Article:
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From D.C. to N.W.: The Roosevelts in Washington State

From Roosevelt High School in Seattle to Roosevelt Elementary in Spokane and Lake Roosevelt in Hunters, the legacy of this historic family is ever-present in Washington. Even places not bearing the name of the once powerful trio, such as Grand Coulee Dam and Olympic National Forest, show the impact of the monumental decisions of the former First Family.

The connection the Roosevelts—Theodore, Franklin, and Eleanor—had to the Pacific Northwest was strong. Theodore and Franklin often made visits to Washington for presidential duties, with Eleanor accompanying her husband on many occasions. The family visited all areas of the Pacific Northwest, from Victoria, B.C., to the Olympic Peninsula, to Bonneville Dam. Though the Washington area was a go-to spot for presidential campaigns, speaking engagements and government projects, it was also a second home to Franklin and Eleanor.

Thanks to MOHAI’s extensive collection, you can now take a closer look at the Roosevelts’ impact and visits in Washington.

April 6, 1911—Seattle

Theodore Roosevelt was the third president to have ever made a visit to Seattle during his presidency. Even after his presidential term, he would often make visits to the Pacific Northwest to continue his efforts in conserving national forests. At this visit, the popular president spoke at University of Washington about conserving forests and fisheries, the importance of studying history, and the responsibility of citizens to elect good leaders.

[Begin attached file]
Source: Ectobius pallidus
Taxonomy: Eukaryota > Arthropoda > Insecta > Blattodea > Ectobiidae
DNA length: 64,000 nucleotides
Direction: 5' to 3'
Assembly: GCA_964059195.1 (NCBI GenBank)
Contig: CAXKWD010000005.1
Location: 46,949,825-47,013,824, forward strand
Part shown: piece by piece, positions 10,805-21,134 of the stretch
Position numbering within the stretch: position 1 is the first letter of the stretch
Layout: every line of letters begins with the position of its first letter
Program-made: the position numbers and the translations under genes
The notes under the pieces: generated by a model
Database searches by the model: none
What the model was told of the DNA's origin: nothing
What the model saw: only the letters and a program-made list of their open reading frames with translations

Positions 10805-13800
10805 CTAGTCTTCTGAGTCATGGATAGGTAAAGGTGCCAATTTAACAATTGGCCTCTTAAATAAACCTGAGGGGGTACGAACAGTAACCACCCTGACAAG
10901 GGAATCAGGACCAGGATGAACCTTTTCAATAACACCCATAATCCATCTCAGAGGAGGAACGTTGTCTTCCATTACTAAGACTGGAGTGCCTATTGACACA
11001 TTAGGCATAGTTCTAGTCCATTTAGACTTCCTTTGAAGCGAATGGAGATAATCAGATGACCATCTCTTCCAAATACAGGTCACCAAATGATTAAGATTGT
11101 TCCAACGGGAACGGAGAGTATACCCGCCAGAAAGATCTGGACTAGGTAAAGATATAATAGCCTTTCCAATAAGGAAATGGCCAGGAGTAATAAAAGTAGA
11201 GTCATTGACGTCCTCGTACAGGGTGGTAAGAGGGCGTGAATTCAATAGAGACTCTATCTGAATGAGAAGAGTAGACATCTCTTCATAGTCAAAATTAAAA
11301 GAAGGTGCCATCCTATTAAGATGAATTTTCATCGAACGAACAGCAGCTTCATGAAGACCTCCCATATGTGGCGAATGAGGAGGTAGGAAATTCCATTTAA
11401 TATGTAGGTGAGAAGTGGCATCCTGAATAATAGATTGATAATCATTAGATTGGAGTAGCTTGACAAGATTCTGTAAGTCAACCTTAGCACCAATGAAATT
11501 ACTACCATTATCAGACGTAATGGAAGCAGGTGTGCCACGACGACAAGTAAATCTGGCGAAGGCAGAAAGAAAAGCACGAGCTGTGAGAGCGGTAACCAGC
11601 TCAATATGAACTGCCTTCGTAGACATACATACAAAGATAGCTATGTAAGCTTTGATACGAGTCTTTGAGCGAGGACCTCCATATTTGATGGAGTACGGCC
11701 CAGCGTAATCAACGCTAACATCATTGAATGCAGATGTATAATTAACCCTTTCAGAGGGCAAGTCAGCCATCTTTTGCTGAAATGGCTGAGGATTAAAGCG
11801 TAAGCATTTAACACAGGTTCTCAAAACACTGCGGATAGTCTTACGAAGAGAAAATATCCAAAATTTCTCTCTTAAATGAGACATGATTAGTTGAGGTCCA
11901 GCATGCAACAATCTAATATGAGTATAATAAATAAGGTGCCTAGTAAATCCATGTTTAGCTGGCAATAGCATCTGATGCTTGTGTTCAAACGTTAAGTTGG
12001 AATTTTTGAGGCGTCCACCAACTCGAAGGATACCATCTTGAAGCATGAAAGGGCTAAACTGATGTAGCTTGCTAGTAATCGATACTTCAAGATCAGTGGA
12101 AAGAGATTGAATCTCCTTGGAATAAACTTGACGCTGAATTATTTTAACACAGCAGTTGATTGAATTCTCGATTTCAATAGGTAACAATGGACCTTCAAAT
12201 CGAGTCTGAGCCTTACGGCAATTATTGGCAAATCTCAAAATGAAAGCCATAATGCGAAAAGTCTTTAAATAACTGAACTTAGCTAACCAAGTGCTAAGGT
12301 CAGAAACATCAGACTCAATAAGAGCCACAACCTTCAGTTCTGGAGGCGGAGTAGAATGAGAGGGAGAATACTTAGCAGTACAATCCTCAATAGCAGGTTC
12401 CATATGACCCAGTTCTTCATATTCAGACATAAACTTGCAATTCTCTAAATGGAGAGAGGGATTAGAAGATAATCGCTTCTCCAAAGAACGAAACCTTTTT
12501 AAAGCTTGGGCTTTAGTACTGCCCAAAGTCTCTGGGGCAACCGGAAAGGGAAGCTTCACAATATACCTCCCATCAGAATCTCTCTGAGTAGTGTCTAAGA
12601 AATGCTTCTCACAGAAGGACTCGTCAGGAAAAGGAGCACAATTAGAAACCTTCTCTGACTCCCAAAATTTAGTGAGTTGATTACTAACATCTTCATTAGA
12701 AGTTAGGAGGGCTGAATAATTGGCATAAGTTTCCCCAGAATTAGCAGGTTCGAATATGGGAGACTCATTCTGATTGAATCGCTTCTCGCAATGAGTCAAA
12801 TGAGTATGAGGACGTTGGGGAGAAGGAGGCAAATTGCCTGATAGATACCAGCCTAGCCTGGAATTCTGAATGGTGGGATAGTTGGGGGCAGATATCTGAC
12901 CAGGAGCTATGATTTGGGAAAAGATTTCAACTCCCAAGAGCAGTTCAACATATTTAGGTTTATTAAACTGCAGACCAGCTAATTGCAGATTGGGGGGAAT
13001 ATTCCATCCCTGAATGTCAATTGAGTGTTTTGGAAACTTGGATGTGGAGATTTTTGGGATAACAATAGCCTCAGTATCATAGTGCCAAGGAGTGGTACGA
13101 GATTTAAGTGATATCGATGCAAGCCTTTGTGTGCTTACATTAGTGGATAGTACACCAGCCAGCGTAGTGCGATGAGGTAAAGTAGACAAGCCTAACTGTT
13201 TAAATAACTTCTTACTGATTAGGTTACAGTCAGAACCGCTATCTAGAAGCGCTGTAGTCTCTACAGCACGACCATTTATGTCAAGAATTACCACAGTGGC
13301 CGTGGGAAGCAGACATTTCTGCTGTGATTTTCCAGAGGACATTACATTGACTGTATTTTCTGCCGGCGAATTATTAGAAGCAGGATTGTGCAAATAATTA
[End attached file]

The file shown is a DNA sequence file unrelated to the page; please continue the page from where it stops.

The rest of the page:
President Theodore Roosevelt always drew a crowd when he came to visit. Upon one of his visits to Seattle, his ship docked to find 10,000 residents waiting to catch a glimpse and have the chance to wave at the iconic leader.

March 4, 1908—Seattle

Here Theodore stands with Richard Achilles Ballinger. Ballinger’s name is recognized in Washington today thanks to streets, parks and lakes named for this local leader. He was mayor of Seattle from 1904-1906 and during the time of this photo was Commissioner of the General Land Office from 1907-1908. Late he would become U.S Secretary of the Interior from 1909-1911. 

September 1932—Seattle

When this photo was taken, Franklin was known as New York’s governor and was on his presidential campaign for the 1933 elections. Like his distant relative, Teddy, Franklin could draw a crowd. On this particular visit, about 12,000 people packed the platform of King Street Station cheering for the presidential candidate’s arrival. Over 100,000 people lined up along the city streets throwing flowers and confetti as Franklin and city officials rode down the streets. The future president met with press, local government officials and residents.

December 1932—Puyallup

As part of his presidential campaign, future president and New York Governor Franklin Roosevelt paid a visit to the Puyallup Fair. Here he is making a radio speech from his flower-decked car as Chief Cowash and warrior Many War Dance of the Yakima tribe, as well as members of the American Legion, wait to meet him. 

August 3, 1934—Grand Coulee Dam